It’s easy to get lost in research. I have friends for whom the hunt through history is their favorite part of the process. But you can’t use everything. So how do you include enough to give a real flavor of the era without overwhelming your story with info dumps?

Point of view is important. One way of sifting through detail is to decide what your character would notice. What is her goal or action in a given scene? If she’s fighting off a knife-wielding villain, she’s probably not going to take time out to observe the Italianate engraving on the knife’s silver handle.

No one is going to get this right for every reader. Some readers love the amount of detail I include, and some don’t see the point. But when you put something on the page, you have to know why it’s there. Ask yourself: is it relevant to my character? Does it help to set the scene? (You have a certain number of “Because it’s cool!” passes, but only so many.)

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Where to Find All This Information

Let us bow our heads and give thanks to the historians who comb through original sources and give us books like Gotham, City of Eros and Down With the Old Canoe. Let us give thanks to libraries that house those original sources. Let us give thanks to librarians who help writers track them down.

And of course, we have the internet. Two of my favorite research sites are …

The New York Public Library’s Digital Collections

This site is a godsend to historical fiction authors, particularly those who write about New York. Scrapbooks of New York City Views lets you search any address throughout time. You want to know what the New York City skyline looked like in 1912? They have that photo. An engraving of Olivet Chapel on Second Street from 1869? They’ve got it. The larger digital collection has images from around the world and throughout history, as well as significant correspondence and historic documents.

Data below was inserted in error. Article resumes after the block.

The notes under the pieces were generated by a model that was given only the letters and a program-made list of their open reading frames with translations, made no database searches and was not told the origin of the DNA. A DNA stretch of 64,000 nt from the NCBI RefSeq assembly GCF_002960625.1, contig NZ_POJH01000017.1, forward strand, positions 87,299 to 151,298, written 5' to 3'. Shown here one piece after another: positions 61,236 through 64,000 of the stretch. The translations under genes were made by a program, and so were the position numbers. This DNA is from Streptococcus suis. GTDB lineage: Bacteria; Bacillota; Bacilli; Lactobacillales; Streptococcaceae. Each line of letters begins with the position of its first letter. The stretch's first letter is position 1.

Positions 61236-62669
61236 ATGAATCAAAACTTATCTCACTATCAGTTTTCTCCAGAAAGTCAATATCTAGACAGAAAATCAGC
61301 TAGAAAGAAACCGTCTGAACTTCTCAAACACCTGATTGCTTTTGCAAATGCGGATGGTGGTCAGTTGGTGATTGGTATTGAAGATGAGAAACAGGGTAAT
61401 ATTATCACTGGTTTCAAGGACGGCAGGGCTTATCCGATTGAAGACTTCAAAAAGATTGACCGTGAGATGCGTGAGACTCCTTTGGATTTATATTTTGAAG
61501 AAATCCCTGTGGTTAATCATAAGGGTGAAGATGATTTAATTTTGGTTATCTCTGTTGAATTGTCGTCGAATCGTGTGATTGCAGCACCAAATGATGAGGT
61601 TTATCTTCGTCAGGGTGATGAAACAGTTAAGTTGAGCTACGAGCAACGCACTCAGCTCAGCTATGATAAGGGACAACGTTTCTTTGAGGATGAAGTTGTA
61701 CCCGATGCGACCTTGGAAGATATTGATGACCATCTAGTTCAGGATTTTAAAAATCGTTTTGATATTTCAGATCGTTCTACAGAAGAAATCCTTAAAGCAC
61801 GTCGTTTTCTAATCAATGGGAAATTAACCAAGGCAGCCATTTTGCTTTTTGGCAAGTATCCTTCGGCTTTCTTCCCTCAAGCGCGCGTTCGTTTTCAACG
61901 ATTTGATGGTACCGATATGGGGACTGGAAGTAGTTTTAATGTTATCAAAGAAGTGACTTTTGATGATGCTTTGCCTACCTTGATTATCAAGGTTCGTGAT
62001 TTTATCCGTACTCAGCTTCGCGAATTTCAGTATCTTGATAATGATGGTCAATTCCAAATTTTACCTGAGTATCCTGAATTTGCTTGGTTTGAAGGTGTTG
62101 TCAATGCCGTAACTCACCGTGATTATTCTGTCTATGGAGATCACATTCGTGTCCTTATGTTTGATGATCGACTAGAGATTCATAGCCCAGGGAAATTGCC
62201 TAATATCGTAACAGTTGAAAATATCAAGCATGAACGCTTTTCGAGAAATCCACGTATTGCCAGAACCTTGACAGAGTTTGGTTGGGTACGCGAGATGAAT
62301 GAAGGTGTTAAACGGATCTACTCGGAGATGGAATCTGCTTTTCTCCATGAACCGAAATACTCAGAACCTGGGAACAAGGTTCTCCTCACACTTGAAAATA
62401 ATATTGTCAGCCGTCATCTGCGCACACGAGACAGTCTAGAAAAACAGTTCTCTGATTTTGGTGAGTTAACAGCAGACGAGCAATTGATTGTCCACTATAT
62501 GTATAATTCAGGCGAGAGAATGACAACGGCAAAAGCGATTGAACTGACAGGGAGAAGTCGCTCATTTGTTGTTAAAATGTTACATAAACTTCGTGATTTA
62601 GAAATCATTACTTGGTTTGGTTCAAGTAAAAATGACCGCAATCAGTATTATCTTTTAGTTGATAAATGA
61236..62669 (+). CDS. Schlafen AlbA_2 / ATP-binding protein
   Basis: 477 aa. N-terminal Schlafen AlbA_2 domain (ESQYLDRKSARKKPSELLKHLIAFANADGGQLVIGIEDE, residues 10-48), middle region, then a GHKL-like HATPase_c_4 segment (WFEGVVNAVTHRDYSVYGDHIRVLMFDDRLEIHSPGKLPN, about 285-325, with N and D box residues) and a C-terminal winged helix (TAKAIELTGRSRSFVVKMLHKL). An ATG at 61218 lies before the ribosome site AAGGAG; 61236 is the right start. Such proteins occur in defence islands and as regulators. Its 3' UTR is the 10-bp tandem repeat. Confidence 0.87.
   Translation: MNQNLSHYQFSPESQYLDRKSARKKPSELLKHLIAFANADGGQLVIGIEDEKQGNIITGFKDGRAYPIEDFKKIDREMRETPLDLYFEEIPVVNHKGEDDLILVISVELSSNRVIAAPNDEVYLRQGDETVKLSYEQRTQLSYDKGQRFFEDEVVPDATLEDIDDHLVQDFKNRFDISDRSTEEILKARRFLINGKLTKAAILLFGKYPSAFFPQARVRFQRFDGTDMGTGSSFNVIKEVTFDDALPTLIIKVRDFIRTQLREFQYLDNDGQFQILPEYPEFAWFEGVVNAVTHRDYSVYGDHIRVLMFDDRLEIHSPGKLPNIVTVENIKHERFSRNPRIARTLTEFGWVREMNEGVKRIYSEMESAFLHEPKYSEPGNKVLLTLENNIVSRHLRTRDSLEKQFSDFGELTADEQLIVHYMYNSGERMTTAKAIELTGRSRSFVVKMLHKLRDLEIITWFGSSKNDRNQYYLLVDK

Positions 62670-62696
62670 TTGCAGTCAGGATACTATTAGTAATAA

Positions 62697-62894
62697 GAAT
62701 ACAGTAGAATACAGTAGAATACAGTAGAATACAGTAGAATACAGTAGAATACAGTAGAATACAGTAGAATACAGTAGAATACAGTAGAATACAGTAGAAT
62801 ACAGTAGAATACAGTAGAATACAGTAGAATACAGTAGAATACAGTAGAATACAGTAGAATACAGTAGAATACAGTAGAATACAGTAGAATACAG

The British Library

For those who want to capture accents or speech rhythms of the past, this is a wonderland. It has 90,000 recordings of music, spoken words, and natural environments. You can hear a speaker advocating votes for women, Sir Arthur Conan Doyle, or testimony of Holocaust survivors. The manuscript collection is equally astonishing.

New York-centric sites I particularly like are and the excellent Bowery Boys podcast.


Museums are also a fabulous resource for getting up close with the art and artifacts of the past. I’m fortunate to live in the same city as the Metropolitan Museum of Art, the Tenement Museum, the Frick, and so on. But many museums have terrific websites that will let you explore the collection remotely.

Other Online Resources

When researching clothes, you can make great use of other people’s passion. You can find amazing images posted on Pinterest. Join social media groups devoted to your subject. A personal favorite is the Gilded Age Society on Facebook, where Gilded Age obsessives post articles and images from our beloved era.

So, that’s how I went from the woman who couldn’t tell silk from satin to a writer whose first two books were highly praised for the level of historical detail. Of course, the most important thing is to pick a time and place you love. Hopefully, you and your readers will be spending a great deal of time there!

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Mariah Fredericks was born and raised in New York City, where she still lives with her family. She is the author of several YA novels. Death of a New American is her second novel to feature ladies’ maid Jane Prescott.